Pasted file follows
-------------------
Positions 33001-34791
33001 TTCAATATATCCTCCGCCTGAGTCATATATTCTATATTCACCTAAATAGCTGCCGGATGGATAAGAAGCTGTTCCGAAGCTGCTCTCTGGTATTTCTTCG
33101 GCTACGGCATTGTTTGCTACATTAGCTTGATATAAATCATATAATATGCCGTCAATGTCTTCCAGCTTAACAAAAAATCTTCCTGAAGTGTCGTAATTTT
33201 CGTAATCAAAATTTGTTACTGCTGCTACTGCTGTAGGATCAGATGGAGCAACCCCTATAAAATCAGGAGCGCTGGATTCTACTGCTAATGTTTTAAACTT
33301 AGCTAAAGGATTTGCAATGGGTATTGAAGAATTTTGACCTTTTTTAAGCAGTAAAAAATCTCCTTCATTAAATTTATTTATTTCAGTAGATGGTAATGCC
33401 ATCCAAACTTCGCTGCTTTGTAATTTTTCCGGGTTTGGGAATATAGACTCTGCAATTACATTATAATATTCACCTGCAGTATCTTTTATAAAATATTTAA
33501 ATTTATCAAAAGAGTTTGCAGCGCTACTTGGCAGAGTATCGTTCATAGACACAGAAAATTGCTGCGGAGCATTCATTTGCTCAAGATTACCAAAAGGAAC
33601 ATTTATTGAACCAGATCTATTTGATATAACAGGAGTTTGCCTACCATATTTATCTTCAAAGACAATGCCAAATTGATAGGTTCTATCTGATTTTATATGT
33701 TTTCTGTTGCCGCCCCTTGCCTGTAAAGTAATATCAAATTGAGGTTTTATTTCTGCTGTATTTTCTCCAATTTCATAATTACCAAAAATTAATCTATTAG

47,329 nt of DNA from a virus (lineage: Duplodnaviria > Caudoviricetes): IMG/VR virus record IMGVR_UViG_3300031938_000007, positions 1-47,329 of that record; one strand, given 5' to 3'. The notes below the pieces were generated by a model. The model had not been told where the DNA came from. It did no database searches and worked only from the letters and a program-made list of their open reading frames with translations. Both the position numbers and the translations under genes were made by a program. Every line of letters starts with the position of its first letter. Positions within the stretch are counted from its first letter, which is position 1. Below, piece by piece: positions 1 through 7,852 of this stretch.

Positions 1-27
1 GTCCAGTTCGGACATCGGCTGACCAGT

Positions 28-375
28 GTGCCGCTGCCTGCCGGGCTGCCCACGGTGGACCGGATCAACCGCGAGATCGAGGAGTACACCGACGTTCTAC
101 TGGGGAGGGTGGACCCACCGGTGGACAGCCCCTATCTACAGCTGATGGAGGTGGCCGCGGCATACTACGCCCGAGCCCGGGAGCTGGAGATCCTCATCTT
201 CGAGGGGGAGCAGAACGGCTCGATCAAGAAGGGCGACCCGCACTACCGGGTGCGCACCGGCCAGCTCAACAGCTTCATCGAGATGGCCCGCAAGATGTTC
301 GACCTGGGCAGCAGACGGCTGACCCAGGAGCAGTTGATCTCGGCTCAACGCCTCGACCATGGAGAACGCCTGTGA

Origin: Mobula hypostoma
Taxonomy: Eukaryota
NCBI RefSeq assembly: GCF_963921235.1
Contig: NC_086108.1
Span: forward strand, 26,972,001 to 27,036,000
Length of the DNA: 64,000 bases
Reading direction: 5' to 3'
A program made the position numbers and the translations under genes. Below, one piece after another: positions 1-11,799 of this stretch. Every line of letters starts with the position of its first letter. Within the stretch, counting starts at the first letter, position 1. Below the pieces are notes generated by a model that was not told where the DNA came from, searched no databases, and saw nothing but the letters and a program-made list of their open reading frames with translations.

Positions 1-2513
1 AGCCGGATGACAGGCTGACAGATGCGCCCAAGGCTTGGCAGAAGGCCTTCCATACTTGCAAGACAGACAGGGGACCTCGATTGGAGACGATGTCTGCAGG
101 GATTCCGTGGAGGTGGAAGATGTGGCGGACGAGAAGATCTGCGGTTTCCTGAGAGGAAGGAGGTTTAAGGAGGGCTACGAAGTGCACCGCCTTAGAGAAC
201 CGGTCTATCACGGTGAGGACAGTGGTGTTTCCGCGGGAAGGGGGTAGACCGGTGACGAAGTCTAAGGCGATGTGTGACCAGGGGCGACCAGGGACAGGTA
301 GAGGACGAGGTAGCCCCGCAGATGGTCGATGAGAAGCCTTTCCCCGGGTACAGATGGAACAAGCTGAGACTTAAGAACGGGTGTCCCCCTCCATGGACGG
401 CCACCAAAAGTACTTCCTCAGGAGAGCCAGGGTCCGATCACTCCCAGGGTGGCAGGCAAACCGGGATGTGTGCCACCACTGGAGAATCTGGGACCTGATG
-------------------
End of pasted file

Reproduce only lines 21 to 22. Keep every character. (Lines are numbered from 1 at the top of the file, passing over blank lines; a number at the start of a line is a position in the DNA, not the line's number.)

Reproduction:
Contig: NC_086108.1
Span: forward strand, 26,972,001 to 27,036,000